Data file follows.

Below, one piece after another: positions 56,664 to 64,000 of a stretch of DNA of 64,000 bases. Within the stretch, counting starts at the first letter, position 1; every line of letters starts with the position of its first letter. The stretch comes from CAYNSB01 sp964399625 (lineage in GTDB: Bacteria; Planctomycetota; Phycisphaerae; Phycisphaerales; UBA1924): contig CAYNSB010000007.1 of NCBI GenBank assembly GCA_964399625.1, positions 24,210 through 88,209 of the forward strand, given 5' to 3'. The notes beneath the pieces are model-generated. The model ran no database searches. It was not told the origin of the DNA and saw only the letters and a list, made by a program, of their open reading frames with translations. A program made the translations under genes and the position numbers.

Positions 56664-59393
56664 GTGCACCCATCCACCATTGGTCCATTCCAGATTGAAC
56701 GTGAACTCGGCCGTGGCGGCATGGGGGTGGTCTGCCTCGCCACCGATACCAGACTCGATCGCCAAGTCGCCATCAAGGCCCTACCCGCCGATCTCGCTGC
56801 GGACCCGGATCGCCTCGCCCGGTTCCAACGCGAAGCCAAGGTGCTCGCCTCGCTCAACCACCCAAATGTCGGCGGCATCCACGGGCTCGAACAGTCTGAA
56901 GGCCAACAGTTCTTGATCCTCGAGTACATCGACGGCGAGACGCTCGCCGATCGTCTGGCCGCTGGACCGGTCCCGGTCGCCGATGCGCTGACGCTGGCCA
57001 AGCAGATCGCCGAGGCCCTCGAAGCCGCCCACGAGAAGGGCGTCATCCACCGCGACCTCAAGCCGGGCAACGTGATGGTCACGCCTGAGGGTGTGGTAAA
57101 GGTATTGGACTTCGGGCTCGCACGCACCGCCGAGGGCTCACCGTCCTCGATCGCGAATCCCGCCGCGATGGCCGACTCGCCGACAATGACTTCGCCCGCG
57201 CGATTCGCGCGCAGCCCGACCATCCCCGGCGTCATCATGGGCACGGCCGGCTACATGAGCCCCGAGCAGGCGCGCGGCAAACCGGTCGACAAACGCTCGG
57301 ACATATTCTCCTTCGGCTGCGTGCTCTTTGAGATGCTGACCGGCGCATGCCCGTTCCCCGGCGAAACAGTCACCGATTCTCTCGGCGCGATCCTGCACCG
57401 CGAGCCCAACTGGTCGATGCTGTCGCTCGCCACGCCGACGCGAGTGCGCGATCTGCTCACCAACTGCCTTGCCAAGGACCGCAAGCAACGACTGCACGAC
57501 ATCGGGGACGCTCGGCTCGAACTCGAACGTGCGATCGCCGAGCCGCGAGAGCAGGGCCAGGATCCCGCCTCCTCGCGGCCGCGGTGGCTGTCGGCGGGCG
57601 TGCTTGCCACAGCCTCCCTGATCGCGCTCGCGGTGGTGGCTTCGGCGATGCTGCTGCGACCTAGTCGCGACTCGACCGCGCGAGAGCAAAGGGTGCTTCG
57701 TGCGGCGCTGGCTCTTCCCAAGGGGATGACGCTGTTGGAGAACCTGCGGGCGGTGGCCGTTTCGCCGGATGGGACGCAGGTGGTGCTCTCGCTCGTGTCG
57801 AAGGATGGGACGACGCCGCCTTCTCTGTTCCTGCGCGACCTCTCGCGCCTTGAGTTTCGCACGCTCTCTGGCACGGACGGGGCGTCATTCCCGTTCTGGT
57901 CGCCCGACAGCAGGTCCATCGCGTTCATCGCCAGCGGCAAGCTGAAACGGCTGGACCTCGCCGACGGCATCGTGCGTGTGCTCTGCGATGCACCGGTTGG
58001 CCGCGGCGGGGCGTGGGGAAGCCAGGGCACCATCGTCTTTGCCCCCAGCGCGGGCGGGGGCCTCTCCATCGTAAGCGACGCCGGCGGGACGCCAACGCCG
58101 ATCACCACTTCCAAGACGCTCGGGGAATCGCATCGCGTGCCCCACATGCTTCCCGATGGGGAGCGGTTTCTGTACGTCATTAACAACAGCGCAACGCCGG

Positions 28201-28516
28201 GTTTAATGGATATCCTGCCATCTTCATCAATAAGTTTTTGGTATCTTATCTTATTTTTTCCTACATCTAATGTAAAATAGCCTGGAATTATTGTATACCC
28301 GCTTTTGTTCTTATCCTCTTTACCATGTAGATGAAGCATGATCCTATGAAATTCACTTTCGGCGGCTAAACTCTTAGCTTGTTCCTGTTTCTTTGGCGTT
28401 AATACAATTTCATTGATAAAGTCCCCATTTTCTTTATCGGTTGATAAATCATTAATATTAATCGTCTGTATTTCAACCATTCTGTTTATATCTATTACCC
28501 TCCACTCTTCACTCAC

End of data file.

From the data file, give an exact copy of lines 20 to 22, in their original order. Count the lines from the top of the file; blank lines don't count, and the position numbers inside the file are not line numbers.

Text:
28201 GTTTAATGGATATCCTGCCATCTTCATCAATAAGTTTTTGGTATCTTATCTTATTTTTTCCTACATCTAATGTAAAATAGCCTGGAATTATTGTATACCC
28301 GCTTTTGTTCTTATCCTCTTTACCATGTAGATGAAGCATGATCCTATGAAATTCACTTTCGGCGGCTAAACTCTTAGCTTGTTCCTGTTTCTTTGGCGTT
28401 AATACAATTTCATTGATAAAGTCCCCATTTTCTTTATCGGTTGATAAATCATTAATATTAATCGTCTGTATTTCAACCATTCTGTTTATATCTATTACCC